Guaranteed Rate will pay $15.06 million to settle allegations that it violated Federal Housing Administration and Department of Veterans Affairs lending rules.
The Department of Justice announced Wednesday that Guaranteed Rate, one of the nation’s largest consumer direct lenders, has reached an agreement to settle charges that the company “knowingly violating material program requirements when it originated and underwrote mortgages” insured by the FHA or guaranteed by the VA.
Companies that participate in FHA and VA loan programs, like Guaranteed Rate, are given the authority to originate and underwrite mortgages without needing the government to review the loans for compliance with each agency’s underwriting and origination requirements.
Under the rules of the program, lenders are required to follow FHA and VA rules to ensure that only mortgages that meet “key credit and underwriting criteria” are insured or guaranteed by the government.
And according to the DOJ, Guaranteed Rate allegedly violated those rules.
In a statement, the DOJ said that it claimed that Guaranteed Rate “knowingly failed to comply with material program rules that require lenders to maintain quality control programs to prevent and correct underwriting deficiencies, self-report any materially deficient loans that they identify, and ensure that the underwriting process is free from conflicts of interest.”
As part of the settlement, Guaranteed Rate admitted that it “failed to adhere to the applicable self-reporting requirements, that its FHA underwriters received commissions and gifts in violation of program rules, and that there were instances in which its government underwriters were instructed not to review documents that were relevant to the underwriting decision,” the DOJ said.
The DOJ also said that Guaranteed Rate admitted that it “certified and the government insured and guaranteed loans approved by Guaranteed Rate that were not eligible for FHA mortgage insurance or VA loan guarantees,” adding that the loans would not have been approved for FHA or VA insurance with Guaranteed Rate’s actions.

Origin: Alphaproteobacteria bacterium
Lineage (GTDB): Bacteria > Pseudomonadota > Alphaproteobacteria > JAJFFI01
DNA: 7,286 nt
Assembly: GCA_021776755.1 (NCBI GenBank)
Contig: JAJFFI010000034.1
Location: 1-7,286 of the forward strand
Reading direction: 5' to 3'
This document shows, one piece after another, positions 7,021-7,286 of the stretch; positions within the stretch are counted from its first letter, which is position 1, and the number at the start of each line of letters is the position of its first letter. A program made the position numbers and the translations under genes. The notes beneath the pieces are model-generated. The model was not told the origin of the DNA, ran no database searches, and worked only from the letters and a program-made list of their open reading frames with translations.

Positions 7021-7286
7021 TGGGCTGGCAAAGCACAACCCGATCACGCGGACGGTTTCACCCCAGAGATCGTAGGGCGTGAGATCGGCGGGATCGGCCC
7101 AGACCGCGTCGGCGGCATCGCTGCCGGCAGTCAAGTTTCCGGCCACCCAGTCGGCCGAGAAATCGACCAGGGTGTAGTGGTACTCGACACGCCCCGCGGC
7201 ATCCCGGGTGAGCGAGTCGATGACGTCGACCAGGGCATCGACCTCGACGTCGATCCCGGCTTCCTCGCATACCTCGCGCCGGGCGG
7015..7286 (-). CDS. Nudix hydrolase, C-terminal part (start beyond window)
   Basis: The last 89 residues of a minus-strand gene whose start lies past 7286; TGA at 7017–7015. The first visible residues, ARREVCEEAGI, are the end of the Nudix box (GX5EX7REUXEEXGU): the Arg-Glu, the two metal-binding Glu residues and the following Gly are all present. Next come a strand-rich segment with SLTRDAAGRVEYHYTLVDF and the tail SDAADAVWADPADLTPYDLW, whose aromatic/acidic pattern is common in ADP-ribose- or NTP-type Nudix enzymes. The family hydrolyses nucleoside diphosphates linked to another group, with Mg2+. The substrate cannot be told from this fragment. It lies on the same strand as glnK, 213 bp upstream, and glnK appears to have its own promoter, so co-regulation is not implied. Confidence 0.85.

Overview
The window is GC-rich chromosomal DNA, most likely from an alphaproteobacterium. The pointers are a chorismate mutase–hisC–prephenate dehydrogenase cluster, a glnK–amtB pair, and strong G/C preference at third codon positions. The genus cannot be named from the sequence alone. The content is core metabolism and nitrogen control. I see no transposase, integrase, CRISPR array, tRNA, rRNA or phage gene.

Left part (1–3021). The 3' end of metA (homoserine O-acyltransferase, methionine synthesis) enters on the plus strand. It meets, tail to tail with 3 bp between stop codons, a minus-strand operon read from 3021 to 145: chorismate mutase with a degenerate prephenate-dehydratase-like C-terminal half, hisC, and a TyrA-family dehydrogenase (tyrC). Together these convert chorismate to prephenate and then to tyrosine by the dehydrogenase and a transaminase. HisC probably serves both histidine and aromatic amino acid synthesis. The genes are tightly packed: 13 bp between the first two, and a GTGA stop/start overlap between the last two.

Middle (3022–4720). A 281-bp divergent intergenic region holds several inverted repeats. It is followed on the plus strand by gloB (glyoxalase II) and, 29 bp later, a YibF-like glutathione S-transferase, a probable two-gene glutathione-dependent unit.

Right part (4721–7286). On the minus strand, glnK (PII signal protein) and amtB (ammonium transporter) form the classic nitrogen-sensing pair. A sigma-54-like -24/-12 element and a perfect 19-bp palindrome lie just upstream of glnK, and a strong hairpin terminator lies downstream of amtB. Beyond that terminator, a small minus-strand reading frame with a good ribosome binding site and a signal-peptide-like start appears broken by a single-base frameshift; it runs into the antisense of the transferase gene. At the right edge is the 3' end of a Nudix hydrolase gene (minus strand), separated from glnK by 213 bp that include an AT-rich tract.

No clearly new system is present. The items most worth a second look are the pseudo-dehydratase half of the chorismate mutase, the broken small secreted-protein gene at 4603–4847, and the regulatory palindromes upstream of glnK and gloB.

In a statement provided to HousingWire, Guaranteed Rate said that the issues in question involved a “limited number of loans,” and said that none of the supposed violations were done purposefully.
“Guaranteed Rate is committed to doing the right thing and serving the needs of our customers,” the company said in a statement.
“We come from a good place. We always have. Mortgage lending is a complicated and highly regulated business, and government lending guidelines are especially complex,” the company continued. “In this matter, the DOJ helped us identify some issues that had already been corrected or were immediately corrected once identified. At no time did any audit review highlight any of these issues previously. We never intentionally violated any guidelines, that’s just not who we are.”
The DOJ does not disclose the time period in which the alleged conduct took place, stating only that the allegations stretch back to 2008.
But the DOJ stated that Guaranteed Rate took “significant measures” to stop the practices in question, both before and after being notified that the government was investigating its lending practices, which the government looked favorably upon.